Miles Franklin Shortlist, 2014

No comments
The Miles Franklin shortlist has been announced. This year, the list includes a debut novelist, along with well established authors. Judge Richard Neville tells us, "all these novels explore fascinating and varies facets of Australian life and experience." The winner of this most prestigious and iconic literary award will be announced at an event in Sydney on Thursday 26 June 2014. 

 The Narrow Road to the Deep North by Richard Flanagan 
A novel of the cruelty of war, and tenuousness of life and the impossibility of love.
August, 1943. In the despair of a Japanese POW camp on the Thai-Burma death railway, Australian surgeon Dorrigo Evans is haunted by his love affair with his uncle's young wife two years earlier. Struggling to save the men under his command from starvation, from cholera, from beatings, he receives a letter that will change his life forever. 
This savagely beautiful novel is a story about the many forms of love and death, of war and truth, as one man comes of age, prospers, only to discover all that he has lost.

The Night Guest by Fiona McFarlane  
One morning Ruth wakes thinking a tiger has been in her seaside house. Later that day a formidable woman called Frida arrives, looking as if she's blown in from the sea. In fact she's come to care for Ruth. Frida and the tiger: both are here to stay, and neither is what they seem. 
Which of them can Ruth trust? And as memories of her childhood in Fiji press upon her with increasing urgency, can she even trust herself?
The Night Guest is a mesmerising novel about love, dependence, and the fear that the things you know best can become the things you're least certain about. It introduces a writer who comes to us fully formed, working wonders with language, renewing our faith in the power of fiction to tap the mysterious workings of our minds, and keeping us spellbound.

 My Beautiful Enemy by Cory Taylor 
I was blinded by his beauty. In the one or two photographs I’ve kept of him I can still see it. He stares out of them almost miserably, as if his loveliness is an affliction. Not that I saw it that way, at least not in the beginning. In the beginning I thought it was a kind of miracle. 
Arthur Wheeler is haunted by his infatuation with a Japanese youth he encountered in the enemy alien camp where he worked as a guard during WW2. Abandoning his wife and baby son, Arthur sets out on a doomed mission to rescue his lover from forced deportation back to Japan, a country in ruins. 
Thus begins the secret history of a soldier at war with his own sexuality and dangerously at odds with the racism that underpins the crumbling British Empire. 
Four decades later Arthur is still obsessed with the traumatic events of his youth. He proposes a last reunion with his lost lover, in the hope of laying his ghosts to rest, but this mission too seems doomed to failure. 

 Eyrie by Tim Winton 
Tom Keely's reputation is in ruins. And that's the upside.
Divorced and unemployed, he's lost faith in everything precious to him. Holed up in a grim highrise, cultivating his newfound isolation, Keely looks down at a society from which he's retired hurt and angry. He's done fighting the good fight, and well past caring.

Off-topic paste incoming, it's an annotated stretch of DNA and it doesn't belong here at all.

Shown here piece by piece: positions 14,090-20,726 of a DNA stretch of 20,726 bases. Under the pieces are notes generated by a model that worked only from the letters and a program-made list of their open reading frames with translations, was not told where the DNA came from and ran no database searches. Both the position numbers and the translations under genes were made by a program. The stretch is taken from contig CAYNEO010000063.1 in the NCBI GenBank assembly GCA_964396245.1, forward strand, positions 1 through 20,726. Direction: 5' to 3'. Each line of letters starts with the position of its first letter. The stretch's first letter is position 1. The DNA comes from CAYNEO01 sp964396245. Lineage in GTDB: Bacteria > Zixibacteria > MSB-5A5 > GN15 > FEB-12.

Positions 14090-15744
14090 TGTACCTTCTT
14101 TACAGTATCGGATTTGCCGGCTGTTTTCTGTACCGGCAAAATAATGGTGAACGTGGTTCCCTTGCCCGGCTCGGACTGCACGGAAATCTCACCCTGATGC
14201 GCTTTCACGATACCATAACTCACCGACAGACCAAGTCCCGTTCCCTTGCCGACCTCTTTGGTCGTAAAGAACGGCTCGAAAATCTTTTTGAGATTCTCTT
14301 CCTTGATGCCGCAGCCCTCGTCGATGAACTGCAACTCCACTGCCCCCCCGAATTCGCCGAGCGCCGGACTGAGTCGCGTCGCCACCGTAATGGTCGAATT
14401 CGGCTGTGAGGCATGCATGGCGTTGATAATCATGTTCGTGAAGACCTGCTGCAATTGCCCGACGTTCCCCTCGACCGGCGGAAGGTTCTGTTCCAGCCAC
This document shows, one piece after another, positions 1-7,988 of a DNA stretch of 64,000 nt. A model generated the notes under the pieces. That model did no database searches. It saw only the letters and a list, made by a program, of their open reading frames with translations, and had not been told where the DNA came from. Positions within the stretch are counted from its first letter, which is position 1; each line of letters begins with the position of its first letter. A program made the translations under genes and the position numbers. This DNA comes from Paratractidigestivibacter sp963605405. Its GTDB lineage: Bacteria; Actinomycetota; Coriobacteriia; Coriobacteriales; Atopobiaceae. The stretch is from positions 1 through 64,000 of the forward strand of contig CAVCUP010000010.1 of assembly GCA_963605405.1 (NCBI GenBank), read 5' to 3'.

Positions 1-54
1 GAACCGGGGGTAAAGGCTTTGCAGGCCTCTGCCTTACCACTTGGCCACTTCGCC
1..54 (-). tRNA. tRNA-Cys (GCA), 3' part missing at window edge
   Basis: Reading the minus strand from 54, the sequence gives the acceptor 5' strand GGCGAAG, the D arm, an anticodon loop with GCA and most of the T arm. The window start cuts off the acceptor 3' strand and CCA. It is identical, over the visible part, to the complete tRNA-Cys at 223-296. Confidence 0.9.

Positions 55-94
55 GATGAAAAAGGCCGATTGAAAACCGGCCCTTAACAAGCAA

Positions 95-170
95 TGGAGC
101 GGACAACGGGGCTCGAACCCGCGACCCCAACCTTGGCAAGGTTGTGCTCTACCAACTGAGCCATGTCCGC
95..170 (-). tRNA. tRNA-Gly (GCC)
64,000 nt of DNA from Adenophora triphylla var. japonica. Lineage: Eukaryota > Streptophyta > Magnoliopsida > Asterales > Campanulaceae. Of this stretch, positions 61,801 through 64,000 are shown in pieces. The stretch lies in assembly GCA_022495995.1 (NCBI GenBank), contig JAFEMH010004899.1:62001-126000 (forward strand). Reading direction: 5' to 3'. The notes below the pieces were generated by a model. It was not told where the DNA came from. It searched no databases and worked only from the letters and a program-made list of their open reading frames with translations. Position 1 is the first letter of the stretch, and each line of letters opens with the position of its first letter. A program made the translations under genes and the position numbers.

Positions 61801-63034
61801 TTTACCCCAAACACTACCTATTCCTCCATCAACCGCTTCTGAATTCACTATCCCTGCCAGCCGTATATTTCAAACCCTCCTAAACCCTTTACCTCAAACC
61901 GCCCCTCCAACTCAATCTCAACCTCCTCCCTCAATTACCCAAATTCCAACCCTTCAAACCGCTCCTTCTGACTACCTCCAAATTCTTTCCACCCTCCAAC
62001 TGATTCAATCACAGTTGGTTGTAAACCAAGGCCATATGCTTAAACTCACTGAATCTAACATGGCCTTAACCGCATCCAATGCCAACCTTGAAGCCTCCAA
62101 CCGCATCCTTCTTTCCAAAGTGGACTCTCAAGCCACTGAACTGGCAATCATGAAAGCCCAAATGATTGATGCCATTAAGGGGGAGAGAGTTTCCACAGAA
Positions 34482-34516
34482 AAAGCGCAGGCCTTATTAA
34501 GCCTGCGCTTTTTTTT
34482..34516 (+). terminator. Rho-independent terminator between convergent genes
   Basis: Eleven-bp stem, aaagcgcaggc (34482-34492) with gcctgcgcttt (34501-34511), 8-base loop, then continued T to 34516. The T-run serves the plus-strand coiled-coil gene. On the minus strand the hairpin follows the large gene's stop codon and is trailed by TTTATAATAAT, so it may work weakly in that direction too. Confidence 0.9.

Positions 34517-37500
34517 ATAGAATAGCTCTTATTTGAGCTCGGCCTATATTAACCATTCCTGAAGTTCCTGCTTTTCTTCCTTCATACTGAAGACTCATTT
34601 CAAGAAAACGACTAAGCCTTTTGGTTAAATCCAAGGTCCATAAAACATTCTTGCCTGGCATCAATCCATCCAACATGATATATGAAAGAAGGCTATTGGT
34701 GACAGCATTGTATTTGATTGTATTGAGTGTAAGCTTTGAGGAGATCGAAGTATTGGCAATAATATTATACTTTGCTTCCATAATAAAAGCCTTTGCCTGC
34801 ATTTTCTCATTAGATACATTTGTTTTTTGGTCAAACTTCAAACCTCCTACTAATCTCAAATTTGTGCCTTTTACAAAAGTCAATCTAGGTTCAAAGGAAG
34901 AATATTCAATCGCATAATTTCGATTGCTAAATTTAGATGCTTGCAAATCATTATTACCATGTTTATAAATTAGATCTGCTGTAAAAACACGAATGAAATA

But even in his seedy flat, ducking the neighbours, he's not safe from entanglement. All it takes is an awkward encounter in the lobby. A woman from his past, a boy the likes of which he's never met before. Two strangers leading a life beyond his experience and into whose orbit he falls despite himself.
What follows is a heart-stopping, groundbreaking novel for our times – funny, confronting, exhilarating and haunting. Inhabited by unforgettable characters, Eyrie asks how, in an impossibly compromised world, we can ever hope to do the right thing.

 The Swan Book by Alexis Wright 
The Swan Book is set in the future, with Aboriginals still living under the Intervention in the north, in an environment fundamentally altered by climate change. It follows the life of a mute young woman called Oblivia, the victim of gang-rape by petrol-sniffing youths, from the displaced community where she lives in a hulk, in a swamp filled with rusting boats, and thousands of black swans, to her marriage to Warren Finch, the first Aboriginal president of Australia, and her elevation to the position of First Lady, confined to a tower in a flooded and lawless southern city.


 All the Birds, Singing by Evie Wyld 
Jake Whyte is the sole resident of an old farmhouse on an unnamed island, a place of ceaseless rains and battering winds. It's just her, her untamed companion, Dog, and a flock of sheep. Which is how she wanted it to be. But something is coming for the sheep – every few nights it picks one off, leaves it in rags.
It could be anything. There are foxes in the woods, a strange boy and a strange man, rumours of an obscure, formidable beast. And there is Jake's unknown past, perhaps breaking into the present, a story hidden thousands of miles away and years ago, in a landscape of different colour and sound, a story held in the scars that stripe her back.
Set between Australia and a remote English island, All the Birds, Singing is the story of one how one woman's present comes from a terrible past. 







a

No comments :

Post a Comment

Play fair please - be human! Comments are not moderated on new posts but we reserve the right to remove comments that use offensive language, are critical of people rather than policies or that may be against the law.

Comment Spam will be deleted. Comments on posts more than 30 days old need to be approved before they are published to avoid Comment Spam.